"Hospital Food"


"We lower a plastic tray on his ribs as if food can stop the dying..."

Any Good Poem

Richard Berlin shares his poem "Hospital Food," which is featured in the May 2023 issue of Psychiatric Times.

Hospital Food

We lower a plastic tray on his ribs

as if food can stop the dying:

cold potato scooped like a snowball,

canned spinach oozing green,

microwaved chicken thigh.

I’ve watched anorectic men clog

N-G tubes with brown rice

and Kombacha mushroom tea,

listened to wives plead

just make him take a few bites,

withstood lectures on macrobiotics

delivered by a Camel chain smoker.

No, I’ve never seen hospital food

stop the dying.

Some days, worn and hungry,

I take refuge in smooth noodles

glistening black beans and red chilis,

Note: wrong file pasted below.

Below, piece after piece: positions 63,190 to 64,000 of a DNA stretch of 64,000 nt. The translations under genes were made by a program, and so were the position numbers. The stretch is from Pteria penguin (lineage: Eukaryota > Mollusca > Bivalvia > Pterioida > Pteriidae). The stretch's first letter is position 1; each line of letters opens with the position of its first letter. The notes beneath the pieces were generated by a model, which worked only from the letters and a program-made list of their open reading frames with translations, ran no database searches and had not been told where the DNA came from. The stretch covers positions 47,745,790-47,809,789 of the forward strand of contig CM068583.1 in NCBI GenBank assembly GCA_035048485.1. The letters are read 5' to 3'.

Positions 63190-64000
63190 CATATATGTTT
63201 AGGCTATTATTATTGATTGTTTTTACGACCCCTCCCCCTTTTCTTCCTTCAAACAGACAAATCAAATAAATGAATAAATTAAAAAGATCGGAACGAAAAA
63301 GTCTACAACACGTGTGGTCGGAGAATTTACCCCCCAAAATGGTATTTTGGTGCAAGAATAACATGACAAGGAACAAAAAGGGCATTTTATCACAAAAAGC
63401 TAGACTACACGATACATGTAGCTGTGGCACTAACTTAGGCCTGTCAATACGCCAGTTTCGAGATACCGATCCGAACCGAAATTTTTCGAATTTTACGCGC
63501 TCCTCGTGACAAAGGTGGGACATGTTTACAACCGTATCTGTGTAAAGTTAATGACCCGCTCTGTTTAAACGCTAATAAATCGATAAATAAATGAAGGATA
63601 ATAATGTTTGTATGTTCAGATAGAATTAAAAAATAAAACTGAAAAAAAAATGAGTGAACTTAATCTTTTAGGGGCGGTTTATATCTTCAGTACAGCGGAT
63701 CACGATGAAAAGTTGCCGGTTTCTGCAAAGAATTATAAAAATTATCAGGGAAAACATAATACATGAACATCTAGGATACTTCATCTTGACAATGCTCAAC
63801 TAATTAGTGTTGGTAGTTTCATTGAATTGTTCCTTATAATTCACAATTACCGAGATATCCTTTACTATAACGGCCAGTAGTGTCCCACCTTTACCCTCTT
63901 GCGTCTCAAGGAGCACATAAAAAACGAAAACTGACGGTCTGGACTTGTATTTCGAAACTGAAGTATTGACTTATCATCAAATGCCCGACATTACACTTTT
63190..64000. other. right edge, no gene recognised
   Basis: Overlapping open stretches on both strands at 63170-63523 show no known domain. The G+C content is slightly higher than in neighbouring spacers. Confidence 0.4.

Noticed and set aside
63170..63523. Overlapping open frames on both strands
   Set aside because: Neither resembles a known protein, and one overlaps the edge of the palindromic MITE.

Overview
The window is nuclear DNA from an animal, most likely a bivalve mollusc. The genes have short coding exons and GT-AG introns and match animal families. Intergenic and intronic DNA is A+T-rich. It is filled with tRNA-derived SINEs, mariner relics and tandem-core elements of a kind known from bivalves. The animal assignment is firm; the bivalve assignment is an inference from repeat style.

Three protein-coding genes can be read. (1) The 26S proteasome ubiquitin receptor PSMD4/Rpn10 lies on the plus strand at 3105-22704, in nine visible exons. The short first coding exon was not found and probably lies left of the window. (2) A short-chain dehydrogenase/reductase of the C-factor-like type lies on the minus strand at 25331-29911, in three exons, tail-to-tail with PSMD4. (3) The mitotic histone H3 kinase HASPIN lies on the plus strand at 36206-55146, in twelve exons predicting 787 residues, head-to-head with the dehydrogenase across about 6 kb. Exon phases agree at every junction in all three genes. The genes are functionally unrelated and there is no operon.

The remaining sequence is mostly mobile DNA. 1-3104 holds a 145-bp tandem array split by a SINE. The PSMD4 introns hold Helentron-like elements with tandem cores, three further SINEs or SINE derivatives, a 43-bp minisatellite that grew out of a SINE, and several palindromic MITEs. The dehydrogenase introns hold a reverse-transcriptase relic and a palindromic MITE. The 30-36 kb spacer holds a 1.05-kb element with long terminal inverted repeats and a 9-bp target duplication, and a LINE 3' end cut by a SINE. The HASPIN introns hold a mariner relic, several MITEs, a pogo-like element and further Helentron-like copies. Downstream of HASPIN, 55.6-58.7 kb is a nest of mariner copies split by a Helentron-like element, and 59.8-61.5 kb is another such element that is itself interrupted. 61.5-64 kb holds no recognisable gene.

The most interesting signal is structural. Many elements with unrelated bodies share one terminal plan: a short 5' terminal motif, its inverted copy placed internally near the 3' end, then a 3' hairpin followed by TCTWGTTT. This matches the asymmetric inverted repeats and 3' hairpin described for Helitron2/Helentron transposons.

fragrant sips of jasmine tea,

sweet white sesame balls the size of prayers.

And I think about the sick men

dissolving like tailpipes in the sea,

what they long to devour,

how we die without appetite

and the way we live with hungers

that consume our hearts like another kind of dying.

Dr Berlin has been writing a poem about his experience of being a doctor every month for the past 25 years in Psychiatric Times in a column called “Poetry of the Times.” He is instructor in psychiatry, University of Massachusetts Medical School, Worcester, Massachusetts. His latest book is Freud on My Couch.

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